“Good visualizations can help people to make good decisions, such as selecting a suitable candidate in elections,” researcher Mikko Berg explains.
Berg’s dissertation belongs to the field of media technology and combines cognitive science, psychology and vision research. The dissertation explores how the brain processes visualization when the person handles complex data.
Berg examined how the use of visualization facilitates understanding by observing how people used the online candidate selectors created for the EU and communal elections held in Finland in 2004.
High-performance analytics (HPA) allows modelers to work faster with full sets of data — not sample sets. This can provide the type of nuanced analytics that allows an insurer to be more successful in high-risk situations, create innovative — and profitable — new means of insuring customers, and respond to large-scale disasters in a more relevant and cost-effective way.
Business Intelligence could unlock of some of the estimated 85% of corporation data that is unstructured according to leading industry figure Bill Inmon.
Today Big Data has made the impossible, possible. Collecting and analyzing unstructured data types such as social media data, web click streams, network and data center logs is no longer a daunting task. While Hadoop and MapReduce are the technologies behind the scenes to crunch massive volumes of data, advanced visualizations have become the art that show us the best (and worst) parts about our data.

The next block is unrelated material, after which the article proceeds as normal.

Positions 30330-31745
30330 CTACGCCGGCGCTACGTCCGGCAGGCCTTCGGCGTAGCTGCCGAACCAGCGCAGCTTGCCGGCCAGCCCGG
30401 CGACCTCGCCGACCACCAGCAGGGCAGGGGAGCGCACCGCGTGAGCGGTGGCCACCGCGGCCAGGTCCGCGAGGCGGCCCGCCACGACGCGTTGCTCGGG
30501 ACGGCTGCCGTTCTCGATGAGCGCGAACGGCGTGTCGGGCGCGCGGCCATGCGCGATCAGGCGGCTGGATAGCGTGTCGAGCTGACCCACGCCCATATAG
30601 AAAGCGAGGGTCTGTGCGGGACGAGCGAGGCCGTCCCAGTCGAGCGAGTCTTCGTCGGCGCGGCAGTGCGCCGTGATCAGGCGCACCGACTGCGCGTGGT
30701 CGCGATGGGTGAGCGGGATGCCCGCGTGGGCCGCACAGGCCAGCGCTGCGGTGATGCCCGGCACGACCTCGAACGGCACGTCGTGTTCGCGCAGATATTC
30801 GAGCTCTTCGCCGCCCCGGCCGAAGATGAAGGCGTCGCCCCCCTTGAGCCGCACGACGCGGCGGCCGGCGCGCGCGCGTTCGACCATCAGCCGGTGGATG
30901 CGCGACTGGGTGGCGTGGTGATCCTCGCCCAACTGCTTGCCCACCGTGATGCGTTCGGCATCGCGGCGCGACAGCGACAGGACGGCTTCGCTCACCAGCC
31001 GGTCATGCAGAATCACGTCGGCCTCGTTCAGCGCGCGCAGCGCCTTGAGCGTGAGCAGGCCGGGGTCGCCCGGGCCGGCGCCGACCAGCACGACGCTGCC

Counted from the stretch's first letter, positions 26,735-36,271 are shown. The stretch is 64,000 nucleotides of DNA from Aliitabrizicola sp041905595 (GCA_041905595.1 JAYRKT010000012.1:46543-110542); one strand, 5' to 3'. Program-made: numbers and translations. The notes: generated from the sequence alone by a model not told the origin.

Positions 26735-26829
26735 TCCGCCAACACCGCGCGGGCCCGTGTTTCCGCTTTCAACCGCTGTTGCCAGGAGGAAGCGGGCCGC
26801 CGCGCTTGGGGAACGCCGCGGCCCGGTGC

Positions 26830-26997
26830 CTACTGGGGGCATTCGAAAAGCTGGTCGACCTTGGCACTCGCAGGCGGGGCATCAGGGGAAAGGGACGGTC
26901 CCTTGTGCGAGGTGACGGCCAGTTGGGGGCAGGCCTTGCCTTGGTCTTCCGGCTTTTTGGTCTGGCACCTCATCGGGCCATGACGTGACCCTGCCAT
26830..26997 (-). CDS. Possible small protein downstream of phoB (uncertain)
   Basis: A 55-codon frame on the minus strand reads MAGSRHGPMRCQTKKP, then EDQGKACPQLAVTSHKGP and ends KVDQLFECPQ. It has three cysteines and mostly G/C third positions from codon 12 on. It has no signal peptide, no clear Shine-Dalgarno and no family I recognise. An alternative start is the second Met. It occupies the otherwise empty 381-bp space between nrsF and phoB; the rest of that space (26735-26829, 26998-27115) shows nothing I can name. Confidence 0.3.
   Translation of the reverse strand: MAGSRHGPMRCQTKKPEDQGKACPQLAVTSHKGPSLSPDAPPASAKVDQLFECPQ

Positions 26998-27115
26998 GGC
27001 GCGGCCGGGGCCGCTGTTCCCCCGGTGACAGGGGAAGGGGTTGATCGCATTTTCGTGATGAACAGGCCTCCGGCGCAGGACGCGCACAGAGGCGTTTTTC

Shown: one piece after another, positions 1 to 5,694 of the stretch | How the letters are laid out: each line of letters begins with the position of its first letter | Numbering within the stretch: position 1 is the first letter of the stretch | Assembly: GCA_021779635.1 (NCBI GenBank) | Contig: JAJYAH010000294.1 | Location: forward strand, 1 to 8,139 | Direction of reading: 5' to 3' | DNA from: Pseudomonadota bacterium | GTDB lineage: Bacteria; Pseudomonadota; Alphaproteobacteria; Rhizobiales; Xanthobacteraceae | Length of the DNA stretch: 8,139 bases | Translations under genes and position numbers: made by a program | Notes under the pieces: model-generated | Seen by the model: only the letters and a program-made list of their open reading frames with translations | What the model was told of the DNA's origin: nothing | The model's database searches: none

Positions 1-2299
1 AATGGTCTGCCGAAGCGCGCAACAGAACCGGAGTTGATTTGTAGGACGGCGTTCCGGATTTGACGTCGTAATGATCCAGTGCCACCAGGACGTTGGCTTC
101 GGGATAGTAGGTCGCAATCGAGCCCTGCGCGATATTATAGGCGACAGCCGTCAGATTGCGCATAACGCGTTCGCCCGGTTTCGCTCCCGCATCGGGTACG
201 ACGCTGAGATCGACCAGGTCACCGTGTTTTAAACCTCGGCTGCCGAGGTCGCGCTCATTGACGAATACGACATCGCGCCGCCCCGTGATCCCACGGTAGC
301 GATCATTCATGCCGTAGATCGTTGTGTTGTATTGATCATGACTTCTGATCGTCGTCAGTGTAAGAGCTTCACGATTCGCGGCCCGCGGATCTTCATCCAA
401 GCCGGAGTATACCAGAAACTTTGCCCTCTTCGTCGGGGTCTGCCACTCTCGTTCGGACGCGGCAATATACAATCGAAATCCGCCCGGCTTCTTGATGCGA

Big Data can reveal the overlooked negative effects of a drug or, conversely, unexpected benefits and new treatments. It can lead us to insights into how a drug has worked over a vast population, enabling researchers to determine which doses are most effective, which are wrong-headed or perhaps dangerous. Tracking Big Data can help you find out if a medical procedure really gets the results we think and desire. Or it might reveal diagnostic and treatment mistakes we are making and suggest overlooked ways of improving health care. Plug in genetics, a factor that often influences how medicines and treatments work on an individual basis, and you are looking at the possibility of bespoke, genomic medicine – health care tailored to an individual, in much the same way as a tailor customizes a suit or dress.
Big Data can and will save lives. And it will almost certainly save money.
The holy grail of retail has been to anticipate what consumers need even before they realize they need it. There’s no better way to beat the competition than to make an attractive offer and get a customer’s business before they even realize they need your product, or consider evaluating alternatives.
Corporate call centers and call center providers are embracing new analytic tools to dig deeper into the big data they generate.